Imagine receiving an unexpected parcel in the mail. Inside are several sheets of thick, study and slightly faded crinkled paper covered with handwriting. As you quickly leaf through the sheets, the words focus. It slowly dawns on you that this parcel contains the writings of your great-great- grandmother. She is sharing her memoirs, snippets of life moments.
As you continue to read through this legacy of memories, how would you feel?
November is Life Writing Month. Life writing is sharing memories, glimpses into an irreplaceable lived-life. There are many avenues to writing memory vignettes. In fact, several personal blogs are life writing narratives.
But, thoughtful memoirs have an element of hindsight, a reflection on past life events which are still remembered today for their significance.
Writing snippets of a life story preserves legacy, a life heritage for future descendants. A memoir embedded with life, love, and wisdom conveys universal truths. It not only bridges the gap between generations and family members but fosters an appreciation of the common human experience.
Everyone is both a repository and a primary part of family history.
But forwarding family heritage must begin with someone.
I recently stood in front of a mirror adjusting my grandmother’s heirloom necklace for an upcoming family photo.
Sadly, when my grandfather clasped these pearls around my neck, as a token of my late grandmother’s love, the necklace was an heirloom gift without a memory legacy.
My grandmother had never proudly displayed this necklace to me nor had I ever seen her wear it. I knew nothing of its existence. I’d never been told in her gentle voice that this necklace mattered to her; nor that it was the only valuable gift she’d ever received from her sons. I’d never heard her reminisce and tell stories about the memorable events she’d attended wearing this necklace. Nor had I ever heard that as the only granddaughter to be born in ten generations, it would one day belong to me.
Which is why I wore this necklace for the family photo to be taken of my husband and me, with my first-born granddaughter. It has fallen to me to begin a memory legacy for this necklace that will become a family legacy. My granddaughter will have a picture of her paternal grandma proudly wearing the pearl necklace that will someday be bequeathed to her. Throughout her life, I’ll wear them to every special occasion that I attend with her. She will hear the story of how her great-great-uncle specialty ordered them for her great-great grandmother and why each shimmering pearl is incrementally larger than the one that precedes it.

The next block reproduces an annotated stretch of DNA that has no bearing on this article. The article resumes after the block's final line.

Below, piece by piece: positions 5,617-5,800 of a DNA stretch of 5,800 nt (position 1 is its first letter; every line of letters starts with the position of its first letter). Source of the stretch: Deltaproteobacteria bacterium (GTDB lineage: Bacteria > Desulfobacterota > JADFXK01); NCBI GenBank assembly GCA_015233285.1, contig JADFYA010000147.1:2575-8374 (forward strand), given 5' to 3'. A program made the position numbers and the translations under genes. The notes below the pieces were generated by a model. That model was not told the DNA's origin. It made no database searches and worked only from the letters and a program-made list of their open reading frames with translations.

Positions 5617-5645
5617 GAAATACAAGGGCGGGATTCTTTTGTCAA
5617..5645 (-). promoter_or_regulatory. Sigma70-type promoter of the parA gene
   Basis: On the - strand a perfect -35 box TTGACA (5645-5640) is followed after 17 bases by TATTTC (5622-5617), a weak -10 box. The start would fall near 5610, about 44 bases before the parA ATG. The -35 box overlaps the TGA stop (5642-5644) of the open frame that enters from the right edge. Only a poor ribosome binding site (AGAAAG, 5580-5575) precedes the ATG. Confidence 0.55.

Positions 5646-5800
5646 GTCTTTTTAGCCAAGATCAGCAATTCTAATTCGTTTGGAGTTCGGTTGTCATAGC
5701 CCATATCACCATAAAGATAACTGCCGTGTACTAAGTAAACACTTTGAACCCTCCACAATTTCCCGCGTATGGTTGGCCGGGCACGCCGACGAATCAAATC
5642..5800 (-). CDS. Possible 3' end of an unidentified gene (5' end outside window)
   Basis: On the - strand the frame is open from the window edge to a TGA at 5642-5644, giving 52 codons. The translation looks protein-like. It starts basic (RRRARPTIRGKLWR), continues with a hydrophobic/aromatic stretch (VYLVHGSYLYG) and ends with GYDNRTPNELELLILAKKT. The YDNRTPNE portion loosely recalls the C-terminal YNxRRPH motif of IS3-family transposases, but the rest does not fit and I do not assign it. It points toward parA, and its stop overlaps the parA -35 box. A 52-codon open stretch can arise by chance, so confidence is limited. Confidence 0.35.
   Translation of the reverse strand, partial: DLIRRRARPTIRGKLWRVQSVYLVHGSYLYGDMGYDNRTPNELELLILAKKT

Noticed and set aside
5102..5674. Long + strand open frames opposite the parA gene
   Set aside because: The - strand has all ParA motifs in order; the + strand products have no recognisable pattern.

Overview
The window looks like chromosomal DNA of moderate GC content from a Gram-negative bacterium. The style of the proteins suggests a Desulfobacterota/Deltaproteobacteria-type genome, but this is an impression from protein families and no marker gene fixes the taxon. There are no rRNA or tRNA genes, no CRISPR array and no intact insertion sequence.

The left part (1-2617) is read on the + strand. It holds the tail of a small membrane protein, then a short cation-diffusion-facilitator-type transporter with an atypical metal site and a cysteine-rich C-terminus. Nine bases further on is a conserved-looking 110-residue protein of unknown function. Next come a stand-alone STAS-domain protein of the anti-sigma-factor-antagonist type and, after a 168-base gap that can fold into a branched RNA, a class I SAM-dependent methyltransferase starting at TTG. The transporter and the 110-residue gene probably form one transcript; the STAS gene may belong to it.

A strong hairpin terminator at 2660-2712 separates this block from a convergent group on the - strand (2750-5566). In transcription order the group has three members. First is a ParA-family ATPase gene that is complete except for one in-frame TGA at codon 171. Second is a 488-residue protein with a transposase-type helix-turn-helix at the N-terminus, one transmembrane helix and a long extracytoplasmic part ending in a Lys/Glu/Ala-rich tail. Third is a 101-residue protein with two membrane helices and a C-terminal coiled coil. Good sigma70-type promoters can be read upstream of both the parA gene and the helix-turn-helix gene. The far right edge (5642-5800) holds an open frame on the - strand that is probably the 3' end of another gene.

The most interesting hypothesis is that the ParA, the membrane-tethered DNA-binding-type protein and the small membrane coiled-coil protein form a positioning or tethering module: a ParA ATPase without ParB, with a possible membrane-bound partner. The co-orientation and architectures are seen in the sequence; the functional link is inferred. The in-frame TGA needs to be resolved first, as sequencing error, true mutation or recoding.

When this pearl necklace is clasped around my granddaughter’s neck, after I am gone, she will smile in fond remembrance and with understanding.
She will be able to share its life story when she bequeaths this heirloom pearl necklace, to her first-born granddaughter.
This memoir snippet is an excerpt written for my memoir writing club.
Many of the writers are over seventy-five and inspire me. One couple has traveled throughout their retirement creating a massive binder of brief family memoirs, heirloom pieces, ancestral roots and heritage venues, all accompanied by valuable photos.
Every life memoir I’ve listened to affirms our common human experiences. Yet, each life story is unique in and of itself, especially to family members.
One hopes her descendants will experience the same fascination with touching and reading her life writing as she has holding and reading her great-grandmother’s dairy detailing her crossing of the Atlantic.
Everyone has a life story to tell.
It is never too late nor too early to become a memory legacy keeper.
If you are interested in memoir life writing, there are many books available, including The Memoir Project (Marion Roach Smith), Your life, Your Story (Cherry Gilchrist), and Shimmering Images (Linda Chapman).
There are also online aids including: http://thememoirnetwork.com/, and http://womensmemoirs.com/
- How to Write a Memoir (redvinylchair.com)
- Does A Memoir Have to Mark the End of Your Life? (thewritersadvice.com)
- FB pages: Dusty Old Thing, Reminisce Magazine